This type of music has many elements which combine to form a sound that mesmerizes; it’s got some great lyrics, some awesome riffs, grooving bass lines and drum melodies. When I hear it, I can’t help but groove back and forward feeling the music from a toe tap up my back to a nodding head. It is not a severe sound, more comfortable and soothing once you find your groove. The main thing is to listen and feel it. I think it’s the continuation of the Black Sabbath/Blue Cheer sound that grabs me, I wasn’t old enough to catch the 70’s vibe and this area of music is happening now in small clubs all over the world. The repetitive nature of riffs and loops just brings you to a comfortable groove that you don’t want to stop.

Could you work for a commercial radio station or would their playlist be too constrictive for you?
I would like to try it if given the opportunity; there was a time once where I almost had a shot but that’s another story. I would like to think that playlisting in the future will become a thing of the past and as the music business evolves, artists will get the opportunity to be noticed or at least played on merit. I have musical interests outside of Fuzzed Out within the Irish music scene and strong views that more Irish music should be played on commercial radio stations. It is quite a shame that the talent in Ireland isn’t showcased enough to strengthen the potential export of home grown music, rather than importing many bands some of which do not come up to par in my opinion. I listen to many radio stations and when you turn that dial 6 times and hear the same imports over and over again, sometimes you just want to shout back at the radio “Play something new and local”. The populous however listen to what they hear and are quite happy to keep going in that vein unless the artist and musician lobby gets stronger. Speaking of which, a new group called “IASCA ~ Irish Association of Songwriters, Composer and Artists” has been set up with an eye towards lobbying to get more Irish music on commercial radio in Ireland. One can only hope that new talent will get an opportunity to be heard. Support your local scene.

What freedoms does Rascal Radio give you to experiment with?
Rascal Radio online gives the opportunity to play what you feel, rather than what you’re told. I design shows based on themes which then impact on the songs I play. For instance, I did an “Australia Day Special” playing Australian bands for two hours to showcase what is happening down under. When the show is uploaded as a podcast, anyone can discover these bands for themselves and support them at a gig or afar by purchasing their merchandise. Playing bands from around the world means that you get to meet, albeit online, some very interesting folks who dig exactly what you dig. Collaborations are occurring as a result of this between other online radio stations, sharing of new music as well as collaboration of booking gigs.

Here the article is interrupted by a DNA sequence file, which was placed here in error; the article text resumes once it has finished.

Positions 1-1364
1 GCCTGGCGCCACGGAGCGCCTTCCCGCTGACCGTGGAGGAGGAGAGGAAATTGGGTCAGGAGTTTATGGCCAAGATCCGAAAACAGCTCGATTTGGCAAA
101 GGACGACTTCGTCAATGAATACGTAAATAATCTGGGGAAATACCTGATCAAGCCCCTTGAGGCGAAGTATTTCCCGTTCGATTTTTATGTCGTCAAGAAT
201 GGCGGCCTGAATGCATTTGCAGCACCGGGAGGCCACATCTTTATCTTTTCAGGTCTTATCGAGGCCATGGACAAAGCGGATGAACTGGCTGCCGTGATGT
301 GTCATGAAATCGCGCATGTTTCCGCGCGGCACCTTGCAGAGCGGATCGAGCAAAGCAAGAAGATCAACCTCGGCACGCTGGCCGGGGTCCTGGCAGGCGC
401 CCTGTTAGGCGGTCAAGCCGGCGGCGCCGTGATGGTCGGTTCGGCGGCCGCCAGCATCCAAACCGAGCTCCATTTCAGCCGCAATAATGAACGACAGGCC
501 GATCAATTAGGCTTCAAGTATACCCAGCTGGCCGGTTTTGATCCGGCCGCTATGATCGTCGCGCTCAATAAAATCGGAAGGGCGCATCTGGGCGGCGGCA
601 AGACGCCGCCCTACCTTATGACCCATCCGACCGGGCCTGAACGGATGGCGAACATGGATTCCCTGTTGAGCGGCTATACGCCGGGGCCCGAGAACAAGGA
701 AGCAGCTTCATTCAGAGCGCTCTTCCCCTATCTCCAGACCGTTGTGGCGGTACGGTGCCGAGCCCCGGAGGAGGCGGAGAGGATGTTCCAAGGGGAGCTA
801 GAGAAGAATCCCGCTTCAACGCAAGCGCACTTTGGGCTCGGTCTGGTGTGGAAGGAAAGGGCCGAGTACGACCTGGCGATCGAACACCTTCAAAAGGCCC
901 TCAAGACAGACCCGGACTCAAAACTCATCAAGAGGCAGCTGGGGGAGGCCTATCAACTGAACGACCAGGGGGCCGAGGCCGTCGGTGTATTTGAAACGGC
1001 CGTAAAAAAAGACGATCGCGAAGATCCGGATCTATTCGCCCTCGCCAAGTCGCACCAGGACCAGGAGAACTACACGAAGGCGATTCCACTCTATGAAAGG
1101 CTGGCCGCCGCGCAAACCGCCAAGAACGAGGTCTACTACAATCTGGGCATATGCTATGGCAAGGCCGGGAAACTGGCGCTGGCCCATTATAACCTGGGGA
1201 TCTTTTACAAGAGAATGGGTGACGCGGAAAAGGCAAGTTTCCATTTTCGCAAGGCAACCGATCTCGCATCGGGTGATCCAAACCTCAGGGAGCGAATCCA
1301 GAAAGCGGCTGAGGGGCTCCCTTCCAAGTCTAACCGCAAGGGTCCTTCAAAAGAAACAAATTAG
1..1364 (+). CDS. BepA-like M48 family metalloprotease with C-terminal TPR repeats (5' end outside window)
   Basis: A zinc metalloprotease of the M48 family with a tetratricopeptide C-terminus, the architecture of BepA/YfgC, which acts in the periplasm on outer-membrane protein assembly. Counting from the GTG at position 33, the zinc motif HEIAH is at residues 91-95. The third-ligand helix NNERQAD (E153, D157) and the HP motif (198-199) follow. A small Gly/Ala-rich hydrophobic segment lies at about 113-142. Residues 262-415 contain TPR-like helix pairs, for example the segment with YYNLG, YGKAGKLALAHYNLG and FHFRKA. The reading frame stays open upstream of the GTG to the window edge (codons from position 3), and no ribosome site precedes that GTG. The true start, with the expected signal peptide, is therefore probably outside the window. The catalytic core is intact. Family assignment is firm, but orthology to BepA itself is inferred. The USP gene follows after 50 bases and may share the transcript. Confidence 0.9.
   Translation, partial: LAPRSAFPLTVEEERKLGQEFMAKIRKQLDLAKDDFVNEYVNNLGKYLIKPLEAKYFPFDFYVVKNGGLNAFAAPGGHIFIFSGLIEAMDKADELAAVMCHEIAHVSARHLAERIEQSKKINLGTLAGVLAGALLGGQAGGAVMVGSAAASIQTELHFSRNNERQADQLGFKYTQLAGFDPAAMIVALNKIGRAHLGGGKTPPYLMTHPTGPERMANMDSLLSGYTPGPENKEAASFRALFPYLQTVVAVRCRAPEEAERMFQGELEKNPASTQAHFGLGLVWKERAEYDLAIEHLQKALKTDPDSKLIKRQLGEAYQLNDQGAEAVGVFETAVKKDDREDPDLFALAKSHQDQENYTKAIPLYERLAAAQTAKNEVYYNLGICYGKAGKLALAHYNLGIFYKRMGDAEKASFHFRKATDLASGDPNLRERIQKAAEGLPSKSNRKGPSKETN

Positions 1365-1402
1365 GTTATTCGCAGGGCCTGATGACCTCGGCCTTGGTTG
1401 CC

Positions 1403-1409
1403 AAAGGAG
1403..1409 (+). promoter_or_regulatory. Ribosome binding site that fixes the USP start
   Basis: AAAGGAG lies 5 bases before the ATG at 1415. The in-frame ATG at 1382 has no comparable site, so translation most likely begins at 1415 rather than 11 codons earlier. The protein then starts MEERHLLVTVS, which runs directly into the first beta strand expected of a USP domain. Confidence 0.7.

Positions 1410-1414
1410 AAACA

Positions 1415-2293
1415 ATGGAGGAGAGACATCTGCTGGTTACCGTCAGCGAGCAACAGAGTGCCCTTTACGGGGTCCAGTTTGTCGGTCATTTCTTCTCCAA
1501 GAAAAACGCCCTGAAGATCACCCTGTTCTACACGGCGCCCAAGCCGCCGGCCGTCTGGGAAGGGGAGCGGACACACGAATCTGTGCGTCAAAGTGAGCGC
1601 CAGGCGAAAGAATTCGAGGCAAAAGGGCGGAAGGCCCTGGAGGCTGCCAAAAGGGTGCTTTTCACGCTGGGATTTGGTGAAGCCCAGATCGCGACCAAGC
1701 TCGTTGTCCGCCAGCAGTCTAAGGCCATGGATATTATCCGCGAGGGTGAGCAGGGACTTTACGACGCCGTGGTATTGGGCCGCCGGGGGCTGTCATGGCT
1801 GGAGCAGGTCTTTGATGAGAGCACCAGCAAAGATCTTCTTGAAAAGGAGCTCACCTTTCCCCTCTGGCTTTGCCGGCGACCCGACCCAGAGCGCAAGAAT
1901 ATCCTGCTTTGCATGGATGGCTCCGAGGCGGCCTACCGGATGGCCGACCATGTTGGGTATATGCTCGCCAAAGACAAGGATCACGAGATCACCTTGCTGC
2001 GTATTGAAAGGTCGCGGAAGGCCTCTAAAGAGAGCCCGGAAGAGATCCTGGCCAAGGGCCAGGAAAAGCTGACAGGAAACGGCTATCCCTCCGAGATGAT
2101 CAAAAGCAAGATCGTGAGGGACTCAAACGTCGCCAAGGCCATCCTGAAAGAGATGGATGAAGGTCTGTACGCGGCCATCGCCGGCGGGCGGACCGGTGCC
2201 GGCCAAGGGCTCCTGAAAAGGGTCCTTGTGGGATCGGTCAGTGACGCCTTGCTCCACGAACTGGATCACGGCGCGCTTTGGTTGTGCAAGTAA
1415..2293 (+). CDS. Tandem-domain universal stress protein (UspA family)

What are some of the highlights and low points of what you do?
The highlights of what I do are discovering new bands from many of the excellent blogs I read online, interacting with listeners or indeed fans of the show and getting emails of appreciation which makes me smile and keep going.
The low points have to be when gremlins or tech difficulties occur and also the fact that this music isn’t showcased as much as it should. I think in times when commercial radio loses its zeal and the exact same music is played on each show that pirate stations pop up to attempt to bring back diversity. It is sad to note that the regulations governing radio stations state that more talking is undertaken than music. When you talk to some of the few who still listen to radio, they are tired of djs “filling time” by talking about nonsensical jibberish. It irks me to think that the one main avenue of getting local music to national ears is taken up by rubbish talk instead of playing music.
Long Live the Pirates.

Where do you source your music? How much pleasure do you get in playing a new underground band for the first time on air? Do you only play what you would listen to?
I source my music from a lot of different locations, from buying albums in record shops, online direct from artists own labels, small to medium record labels send me pre-releases as well as free downloads on Bandcamp and other social media sites.